while also maintaining social harmony? To answer this question compare what Confucian principles advise for
how a “virtuous” person, should behave. Specifically, a leader must behave according to the virtues that Confu-
cius identified, namely, jen (humanity), li (temperance), yi (justice), and xin (courage), and zhi (wisdom) (The
translations are simple to facilitate analysis) [10].
5.2. Personal Virtues and Chinese Leaders
Thus, to determine whether the methods of avoiding Groupthink could be practiced by Chinese leaders, it is
necessary to take each method separately to analyse whether and to what extent each one is likely to be prac-
1) Can Chinese leaders avoid stating their preferred position at the start? Yes. If they follow Confucian tradi-
tion, they will remain tacit at the outset, only stating the situation to the group, then ask for opinions, and wait
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until other opinions are expressed. This would follow the Confucian principle of temperance, which includes
humility, i.e., willingness to listen to the advice of others.
2) Can Chinese leaders set a good example by being open to criticism? This also requires the virtue of tem-
perance and humility, i.e., the ability to accept criticism.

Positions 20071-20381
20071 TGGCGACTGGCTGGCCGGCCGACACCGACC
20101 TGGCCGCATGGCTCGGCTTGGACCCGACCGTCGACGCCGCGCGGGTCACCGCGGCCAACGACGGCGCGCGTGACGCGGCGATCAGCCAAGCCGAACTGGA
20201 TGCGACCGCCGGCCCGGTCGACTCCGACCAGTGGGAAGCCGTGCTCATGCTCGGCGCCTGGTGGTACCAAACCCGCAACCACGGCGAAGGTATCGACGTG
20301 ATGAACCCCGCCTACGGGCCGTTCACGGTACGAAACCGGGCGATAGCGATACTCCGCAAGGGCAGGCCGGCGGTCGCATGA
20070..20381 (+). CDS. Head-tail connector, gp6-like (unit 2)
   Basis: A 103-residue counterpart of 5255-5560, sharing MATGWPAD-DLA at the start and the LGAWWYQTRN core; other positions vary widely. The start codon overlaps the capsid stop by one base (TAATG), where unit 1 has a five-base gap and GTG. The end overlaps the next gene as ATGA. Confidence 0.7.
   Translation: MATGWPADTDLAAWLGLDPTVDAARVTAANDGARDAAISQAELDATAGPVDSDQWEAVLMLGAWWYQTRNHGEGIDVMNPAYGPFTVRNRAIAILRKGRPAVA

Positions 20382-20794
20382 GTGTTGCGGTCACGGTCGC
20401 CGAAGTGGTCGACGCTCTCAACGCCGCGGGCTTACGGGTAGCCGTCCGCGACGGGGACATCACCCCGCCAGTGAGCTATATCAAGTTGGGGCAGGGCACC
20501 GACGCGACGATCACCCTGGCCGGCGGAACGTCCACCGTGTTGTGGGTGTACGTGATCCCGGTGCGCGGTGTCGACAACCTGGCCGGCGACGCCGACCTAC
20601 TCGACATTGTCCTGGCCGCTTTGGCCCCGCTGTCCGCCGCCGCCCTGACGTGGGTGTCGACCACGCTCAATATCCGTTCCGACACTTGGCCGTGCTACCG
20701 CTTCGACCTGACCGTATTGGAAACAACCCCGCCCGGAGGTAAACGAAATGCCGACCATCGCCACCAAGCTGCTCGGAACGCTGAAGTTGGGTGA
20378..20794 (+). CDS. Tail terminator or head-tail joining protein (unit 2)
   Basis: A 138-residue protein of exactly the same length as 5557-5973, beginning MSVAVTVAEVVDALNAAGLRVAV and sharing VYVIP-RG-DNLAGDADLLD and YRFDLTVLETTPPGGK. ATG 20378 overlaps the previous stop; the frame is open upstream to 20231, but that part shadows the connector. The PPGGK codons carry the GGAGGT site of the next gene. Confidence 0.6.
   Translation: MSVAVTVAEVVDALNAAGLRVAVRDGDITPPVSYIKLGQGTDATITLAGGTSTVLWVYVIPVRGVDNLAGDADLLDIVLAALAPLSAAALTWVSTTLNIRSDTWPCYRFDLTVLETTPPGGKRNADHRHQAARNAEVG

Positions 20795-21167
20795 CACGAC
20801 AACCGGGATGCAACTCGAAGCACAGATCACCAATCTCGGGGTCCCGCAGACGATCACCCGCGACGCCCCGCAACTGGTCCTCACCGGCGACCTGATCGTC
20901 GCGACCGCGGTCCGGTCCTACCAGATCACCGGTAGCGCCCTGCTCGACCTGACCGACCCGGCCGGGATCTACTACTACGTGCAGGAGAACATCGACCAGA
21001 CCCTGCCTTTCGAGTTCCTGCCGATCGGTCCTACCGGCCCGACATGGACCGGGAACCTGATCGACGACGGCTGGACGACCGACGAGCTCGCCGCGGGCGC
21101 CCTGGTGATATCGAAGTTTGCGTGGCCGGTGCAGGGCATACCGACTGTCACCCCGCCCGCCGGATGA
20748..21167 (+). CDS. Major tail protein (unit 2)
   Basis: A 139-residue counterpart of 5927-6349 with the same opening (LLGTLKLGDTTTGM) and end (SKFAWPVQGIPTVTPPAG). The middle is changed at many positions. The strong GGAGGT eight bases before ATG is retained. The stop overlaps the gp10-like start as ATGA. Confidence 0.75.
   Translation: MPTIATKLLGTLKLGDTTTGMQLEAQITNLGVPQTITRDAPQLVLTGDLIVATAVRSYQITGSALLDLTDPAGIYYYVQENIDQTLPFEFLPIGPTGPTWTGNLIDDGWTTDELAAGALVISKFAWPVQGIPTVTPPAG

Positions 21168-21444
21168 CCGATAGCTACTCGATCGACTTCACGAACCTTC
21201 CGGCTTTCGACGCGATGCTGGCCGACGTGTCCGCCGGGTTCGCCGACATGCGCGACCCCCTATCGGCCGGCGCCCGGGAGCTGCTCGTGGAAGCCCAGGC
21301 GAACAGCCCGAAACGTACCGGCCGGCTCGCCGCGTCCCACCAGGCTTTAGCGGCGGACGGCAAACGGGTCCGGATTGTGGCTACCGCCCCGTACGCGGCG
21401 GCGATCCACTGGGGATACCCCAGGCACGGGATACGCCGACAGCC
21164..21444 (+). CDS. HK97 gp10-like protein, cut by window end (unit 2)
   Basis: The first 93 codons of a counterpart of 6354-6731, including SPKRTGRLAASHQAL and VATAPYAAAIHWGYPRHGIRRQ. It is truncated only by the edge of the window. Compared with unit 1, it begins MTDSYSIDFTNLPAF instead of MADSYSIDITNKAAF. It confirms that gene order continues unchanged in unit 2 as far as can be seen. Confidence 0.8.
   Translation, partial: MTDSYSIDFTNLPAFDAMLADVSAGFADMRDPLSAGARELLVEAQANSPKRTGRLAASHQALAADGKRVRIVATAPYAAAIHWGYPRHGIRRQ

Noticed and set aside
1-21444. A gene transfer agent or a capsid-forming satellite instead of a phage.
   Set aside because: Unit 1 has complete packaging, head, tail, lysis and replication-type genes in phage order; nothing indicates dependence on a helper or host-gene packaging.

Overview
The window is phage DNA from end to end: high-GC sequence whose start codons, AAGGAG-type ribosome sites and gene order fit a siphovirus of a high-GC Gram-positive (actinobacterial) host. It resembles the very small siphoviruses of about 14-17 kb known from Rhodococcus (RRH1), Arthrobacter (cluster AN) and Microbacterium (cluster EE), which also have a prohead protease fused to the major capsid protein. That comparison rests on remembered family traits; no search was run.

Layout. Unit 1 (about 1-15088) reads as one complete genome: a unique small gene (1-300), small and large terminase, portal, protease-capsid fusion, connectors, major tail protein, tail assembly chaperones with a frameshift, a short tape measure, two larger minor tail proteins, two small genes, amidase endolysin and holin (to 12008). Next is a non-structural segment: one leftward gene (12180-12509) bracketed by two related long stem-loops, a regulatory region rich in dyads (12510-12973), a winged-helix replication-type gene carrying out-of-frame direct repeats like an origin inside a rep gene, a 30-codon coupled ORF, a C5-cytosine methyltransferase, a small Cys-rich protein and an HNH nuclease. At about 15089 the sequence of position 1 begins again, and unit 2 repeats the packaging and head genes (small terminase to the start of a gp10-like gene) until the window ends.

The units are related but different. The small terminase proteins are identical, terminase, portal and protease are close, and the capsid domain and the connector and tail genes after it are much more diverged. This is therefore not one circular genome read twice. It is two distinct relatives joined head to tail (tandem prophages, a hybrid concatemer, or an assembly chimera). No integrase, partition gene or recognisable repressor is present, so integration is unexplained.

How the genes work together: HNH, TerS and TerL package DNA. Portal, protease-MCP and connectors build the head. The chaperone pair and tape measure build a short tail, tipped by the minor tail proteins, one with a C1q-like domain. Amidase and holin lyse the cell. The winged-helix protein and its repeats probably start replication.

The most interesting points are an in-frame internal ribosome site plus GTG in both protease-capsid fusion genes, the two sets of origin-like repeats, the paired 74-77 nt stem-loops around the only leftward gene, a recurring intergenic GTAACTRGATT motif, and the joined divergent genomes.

3) Can Chinese leaders invite outside experts to participate in the discussion? To do this the Chinese leader
would need the virtue of wisdom, namely, showing good judgment by broadening one’s perspective through
opening one’s thoughts to the perspectives of other people.
4) Can Chinese leaders appoint teams to a) gather relevant data in order to generate alternative decision op-
tions, and b) present the alternate approaches to the group? This would require the virtues of justice and wisdom,
namely, fairness in considering multiple opinions, and the perspicacity to acquire more knowledge about the
topic that is under discussion.
5) Can Chinese leaders find and appoint a “devil’s advocate,” i.e., someone who is brought into the group to
make open arguments that are in opposition to the possible decisions that are being discussed by the group? This